So I have a confession to make. I’m a country girl. I love country music, NASCAR and life in a small town. I grew up on a small poultry farm in rural Virginia. We had our own cow that my daddy milked by hand every day. We drank that milk without any processing other than straining it through a cheese cloth into a jar. We made homemade ice cream, ate fresh eggs from the chickens on the farm, raised pigs, processed our own beef, pork and chicken. We made homemade apple butter, canned vegetables from our garden and often times wore homemade clothes. We washed those homemade clothes and hung them outside on a line to dry. Have you ever tried to put on a freshly washed pair of blue jeans that have hung outside on a clothes line in the sun all day? It’s no easy task. We had chores and responsibilities every day and we did them without complaint (well not much complaint). I used to think that I couldn’t wait to get out of that small town, and at the age of 22, I married my Carolina boy and moved away. That was over 21 years ago. Over the past 21 years my husband and I have moved around due to his job and most of the time we have lived in small communities.
On my way to a youth function at my church the other day I popped in the new Jason Aldean CD my son gave me for Christmas. While I had listened to this CD several times since Christmas, I had not really listened to this particular song until that moment. After listening to it once, I replayed it two more times. The message, while some might consider quite “hokey”, hit me like a ton of bricks, but none the less, it hit me hard.
The title of this song is “Church Pew or Bar Stool”…yes, it’s quite country, and to some, I am sure it’s hard to believe that one could find a deep thoughtful meaning out of it, but let me explain my “aha” moment. The singer explains that there are two kinds of salvation in this small town he’s living in; the whiskey or the Bible, meaning you have to be one way or the other. He sings in the chorus that “when you don’t seem to live on either side of the fence people act like you don’t make sense”. As I reflected on this song and the meaning behind it, I realized that all too often in life we are judged by what we do, who we spend time with, where we live, what kind of car we drive, etc. But why? What does it really matter what religion I am, what kind of music I listen to, what kind of car I drive or whether I spend my time at a NASCAR race or in a museum or at the opera or in church? No one particular thing makes me who I am. What makes me the person I am is all of these things collectively.
I teach Christian preschool, but does that mean that I can’t listen to my country music? Does that mean that I can’t go to a NASCAR race, tailgate with my husband, family and friends and cheer on my favorite driver? Does it mean that I can’t frequent certain restaurants, or be friends with people with different backgrounds or beliefs? No, absolutely not. What it means is that I am who I am and that is enough. Sometimes when I get in my car to go to work or leave work for the day I crank up my radio and let the music fill up every inch of space in my brain. It’s funny to see the looks on my co-workers faces as I zip off the lot with my music vibrating the windows. Some find it quite humorous that Ms. Karla listens to that “stuff”. It’s just a part of me.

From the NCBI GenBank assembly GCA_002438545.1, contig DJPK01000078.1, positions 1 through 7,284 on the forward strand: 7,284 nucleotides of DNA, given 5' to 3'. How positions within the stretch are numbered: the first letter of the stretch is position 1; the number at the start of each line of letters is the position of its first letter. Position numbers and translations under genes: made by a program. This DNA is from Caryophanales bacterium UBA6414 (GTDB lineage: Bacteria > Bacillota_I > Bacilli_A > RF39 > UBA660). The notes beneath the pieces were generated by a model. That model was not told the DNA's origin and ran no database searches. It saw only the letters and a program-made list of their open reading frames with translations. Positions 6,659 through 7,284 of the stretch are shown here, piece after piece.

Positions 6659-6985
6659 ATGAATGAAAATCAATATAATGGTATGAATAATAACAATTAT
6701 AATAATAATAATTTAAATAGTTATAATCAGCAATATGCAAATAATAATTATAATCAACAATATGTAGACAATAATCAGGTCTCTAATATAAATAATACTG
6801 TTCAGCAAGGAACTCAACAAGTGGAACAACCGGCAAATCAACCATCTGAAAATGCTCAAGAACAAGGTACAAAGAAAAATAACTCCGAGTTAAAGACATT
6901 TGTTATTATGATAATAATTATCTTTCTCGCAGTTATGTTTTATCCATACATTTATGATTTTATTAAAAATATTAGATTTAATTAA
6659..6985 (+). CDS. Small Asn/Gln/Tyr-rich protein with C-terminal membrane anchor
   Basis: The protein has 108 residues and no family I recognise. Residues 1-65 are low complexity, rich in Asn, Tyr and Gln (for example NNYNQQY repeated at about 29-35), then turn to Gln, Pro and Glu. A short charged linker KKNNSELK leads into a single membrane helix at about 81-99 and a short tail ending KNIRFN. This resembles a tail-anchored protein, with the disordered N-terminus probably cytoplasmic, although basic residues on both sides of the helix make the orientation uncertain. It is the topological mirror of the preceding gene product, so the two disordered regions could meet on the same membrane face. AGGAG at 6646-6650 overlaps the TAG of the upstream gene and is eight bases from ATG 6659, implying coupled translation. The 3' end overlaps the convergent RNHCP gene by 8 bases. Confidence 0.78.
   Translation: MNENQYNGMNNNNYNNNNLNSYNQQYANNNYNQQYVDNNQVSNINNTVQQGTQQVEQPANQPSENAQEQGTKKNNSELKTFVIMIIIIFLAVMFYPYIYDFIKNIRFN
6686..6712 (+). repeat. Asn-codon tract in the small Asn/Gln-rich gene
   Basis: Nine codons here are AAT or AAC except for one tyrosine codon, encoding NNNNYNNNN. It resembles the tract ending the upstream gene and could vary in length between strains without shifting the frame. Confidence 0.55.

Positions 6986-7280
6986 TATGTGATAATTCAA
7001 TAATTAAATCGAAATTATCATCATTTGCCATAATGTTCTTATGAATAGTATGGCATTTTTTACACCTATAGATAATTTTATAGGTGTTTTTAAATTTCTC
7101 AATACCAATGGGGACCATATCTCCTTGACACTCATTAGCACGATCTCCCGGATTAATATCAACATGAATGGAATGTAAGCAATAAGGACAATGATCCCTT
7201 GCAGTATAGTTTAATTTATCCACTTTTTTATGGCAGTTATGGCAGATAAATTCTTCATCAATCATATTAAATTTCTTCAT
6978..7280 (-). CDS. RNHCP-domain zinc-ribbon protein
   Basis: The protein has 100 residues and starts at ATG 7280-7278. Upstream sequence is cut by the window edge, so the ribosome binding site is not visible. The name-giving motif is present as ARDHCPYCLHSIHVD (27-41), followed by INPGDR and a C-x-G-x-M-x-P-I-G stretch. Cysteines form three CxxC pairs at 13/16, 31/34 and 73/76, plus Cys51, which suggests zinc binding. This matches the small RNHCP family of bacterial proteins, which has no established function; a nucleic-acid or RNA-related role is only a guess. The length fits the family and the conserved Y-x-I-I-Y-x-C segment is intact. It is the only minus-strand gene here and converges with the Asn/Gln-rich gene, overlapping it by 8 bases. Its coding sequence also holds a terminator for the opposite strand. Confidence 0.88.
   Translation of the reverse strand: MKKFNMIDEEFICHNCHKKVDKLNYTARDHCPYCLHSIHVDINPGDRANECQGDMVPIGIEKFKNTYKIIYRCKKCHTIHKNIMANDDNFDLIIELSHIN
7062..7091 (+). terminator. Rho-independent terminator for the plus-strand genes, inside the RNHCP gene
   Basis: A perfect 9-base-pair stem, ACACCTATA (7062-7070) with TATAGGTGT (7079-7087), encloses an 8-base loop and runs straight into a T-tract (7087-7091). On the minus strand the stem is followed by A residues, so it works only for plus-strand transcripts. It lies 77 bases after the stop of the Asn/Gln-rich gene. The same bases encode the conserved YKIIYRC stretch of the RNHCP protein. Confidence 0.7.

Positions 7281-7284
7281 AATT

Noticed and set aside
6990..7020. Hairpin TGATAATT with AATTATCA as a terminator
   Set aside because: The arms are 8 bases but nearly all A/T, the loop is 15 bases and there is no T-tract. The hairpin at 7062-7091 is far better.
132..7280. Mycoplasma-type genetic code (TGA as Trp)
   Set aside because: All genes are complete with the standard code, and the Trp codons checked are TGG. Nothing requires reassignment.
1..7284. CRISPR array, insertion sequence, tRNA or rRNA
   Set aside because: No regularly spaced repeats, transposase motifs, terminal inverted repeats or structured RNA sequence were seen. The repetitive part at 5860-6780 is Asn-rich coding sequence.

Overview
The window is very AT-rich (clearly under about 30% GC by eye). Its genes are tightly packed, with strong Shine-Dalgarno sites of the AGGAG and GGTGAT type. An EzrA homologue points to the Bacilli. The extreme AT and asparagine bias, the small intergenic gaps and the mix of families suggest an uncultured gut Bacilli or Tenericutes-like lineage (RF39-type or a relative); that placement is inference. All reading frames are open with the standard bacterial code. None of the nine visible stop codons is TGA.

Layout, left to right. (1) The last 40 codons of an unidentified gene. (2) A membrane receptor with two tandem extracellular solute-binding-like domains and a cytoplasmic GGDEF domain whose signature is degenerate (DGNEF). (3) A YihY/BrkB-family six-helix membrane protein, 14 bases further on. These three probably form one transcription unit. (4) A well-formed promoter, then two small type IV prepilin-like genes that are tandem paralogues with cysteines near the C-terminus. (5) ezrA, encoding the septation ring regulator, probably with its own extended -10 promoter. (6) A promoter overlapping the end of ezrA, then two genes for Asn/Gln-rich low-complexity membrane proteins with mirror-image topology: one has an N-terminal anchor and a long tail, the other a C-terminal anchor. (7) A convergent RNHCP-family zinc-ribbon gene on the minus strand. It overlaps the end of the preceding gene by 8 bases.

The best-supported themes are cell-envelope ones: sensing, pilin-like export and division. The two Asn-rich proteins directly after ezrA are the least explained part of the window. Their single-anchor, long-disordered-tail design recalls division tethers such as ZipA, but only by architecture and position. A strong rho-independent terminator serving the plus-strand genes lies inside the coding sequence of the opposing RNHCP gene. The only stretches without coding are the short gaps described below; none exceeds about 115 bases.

In the song the singer sings about not living on either side of the fence. What are fences for? Fences are built for two reasons; to keep something in or keep something out. They are a divider, of sort. There are so many things in today’s world that divide or separate and instill in us the need to be set apart. What we need to keep in mind is that when fences are built we lose intimate, personal contact with those around us. We set ourselves apart, and by doing so, we may miss out on something or someone wonderful. As a little girl growing up in the country, we had fences for the animals, but not for ourselves. We never locked our cars, we left our bikes out on the front porch, we slept with the windows open and if we forgot to lock the house when we left, well that was o.k. too. We trusted and were trusted. If we needed something we borrowed it from a neighbor. We knew our neighbors and they knew us. Life was simple. While I don’t advocate leaving our cars and homes unlocked, I would suggest trying to tear down some of the fences we’ve built in our lives. Maybe that’s why I have such an affection for country music. It’s real, it’s simple; sometimes it’s loud and other times it soft and melodic, but for me, it reaches into my heart and reminds me that it’s o.k. to be who I am. It reminds me to open up, reach out, help out, hold a hand, say a prayer or just sit and listen.
I remember a quote that quite possibly came from a country song that says “you can take a girl out of the country, but you can’t take the country out of the girl”. And, while I do enjoy some of the finer things life has to offer, I have to admit that some of the things in life that bring me the most joy are things that are simple; country , if you will. My challenge for this week is to tear down a fence that you’ve built in your life. Reach out, open up and listen with your heart, it’s really that simple. You’d be amazed at just how sweet the simple “country” side of life is.